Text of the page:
JinkoSolar Holding (JKS -1.54%) is now arguably the largest solar manufacturer in the world, yet it's far from a household name in the U.S. Its products aren't sold directly to consumers, and as a Chinese manufacturer, it doesn't get much press here, so it's understandable that it might fly under the radar for most investors.
However, given the company's scale and profitability, it may be time for investors to start paying attention.
Where JinkoSolar is today
JinkoSolar's primary business is building solar panels, and it has 10.5 gigawatts (GW) of wafer capacity, 7.4 GW of cell capacity, and 12.6 GW of module capacity. Canadian Solar (CSIQ -2.23%) is the only other manufacturer of similar size, but its chief business is assembling modules. It has 12.2 GW of module capacity and 9.3 GW of cell capacity, but just 5.0 GW of wafer capacity, so its manufacturing model is a little different than JinkoSolar.
That scale has allowed JinkoSolar to cut its costs and remain competitive in the global solar business. It is still subject to the fluctuations module prices go through, which is why its gross margin and net income dropped in 2018. The fact that it has survived as many of its competitors dropped out of the business, though, speaks well of the company's long-term position.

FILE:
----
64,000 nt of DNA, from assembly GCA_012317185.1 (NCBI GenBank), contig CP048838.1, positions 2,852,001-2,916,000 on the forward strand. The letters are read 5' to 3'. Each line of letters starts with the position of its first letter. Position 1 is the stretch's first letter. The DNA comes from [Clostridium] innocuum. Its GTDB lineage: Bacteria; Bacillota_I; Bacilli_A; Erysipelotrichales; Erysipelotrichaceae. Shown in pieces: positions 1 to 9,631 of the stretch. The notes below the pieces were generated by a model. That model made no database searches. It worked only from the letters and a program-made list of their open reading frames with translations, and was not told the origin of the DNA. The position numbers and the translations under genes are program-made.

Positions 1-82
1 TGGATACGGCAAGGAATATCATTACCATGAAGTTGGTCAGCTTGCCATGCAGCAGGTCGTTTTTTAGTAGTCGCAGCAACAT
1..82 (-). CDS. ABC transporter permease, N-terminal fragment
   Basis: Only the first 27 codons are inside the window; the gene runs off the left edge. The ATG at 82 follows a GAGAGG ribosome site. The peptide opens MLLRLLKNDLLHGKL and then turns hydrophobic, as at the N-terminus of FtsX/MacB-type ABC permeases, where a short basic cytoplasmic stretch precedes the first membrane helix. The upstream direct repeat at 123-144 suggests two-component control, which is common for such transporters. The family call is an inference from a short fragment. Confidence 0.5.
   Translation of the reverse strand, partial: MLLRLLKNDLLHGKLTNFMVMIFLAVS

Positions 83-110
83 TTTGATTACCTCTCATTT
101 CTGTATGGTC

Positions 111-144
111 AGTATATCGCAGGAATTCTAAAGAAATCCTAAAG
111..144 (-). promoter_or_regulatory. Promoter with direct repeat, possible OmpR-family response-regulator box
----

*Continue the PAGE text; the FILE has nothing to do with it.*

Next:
It's the combination of JinkoSolar's scale and the growth trend for solar overall that causes me to be intrigued about the company as a long-term renewable energy investment.
What does the future of solar manufacturing look like?
For the last decade, solar manufacturers have been beating each other up in a way that has done no favors to investors, but that period is ending and there are big opportunities for the company's that are left. In 2019, solar deployments worldwide will hit 115 GW, according to the IEA, and the industry is expected to grow steadily over the next decade as costs come down even further. That means the market will be getting larger just as manufacturing is consolidating to a handful of companies, and it would be nearly impossible to launch a solar manufacturing start-up today that was able to compete on the world stage.
Long term, that should lead to higher margins and profitability for manufacturers like JinkoSolar. The company generated nearly $250 million of net income just a few years ago, and if margins rise again, that figure isn't out of reach. That's the upside bullish investors should see, and I think profits will indeed rise.
Why JinkoSolar isn't a buy today
The one downside for JinkoSolar is that it holds $1.9 billion of debt and has a $3.3 billion market cap. Even if the company was able to generate $250 million of net income, it would trade for an enterprise value of 21 times net income. That's not a compelling value in energy, even if the company can increase margins and gain market share. I like the company's position as one of the biggest solar manufacturers in the world, but not the value today, and that's what will keep me from buying the stock.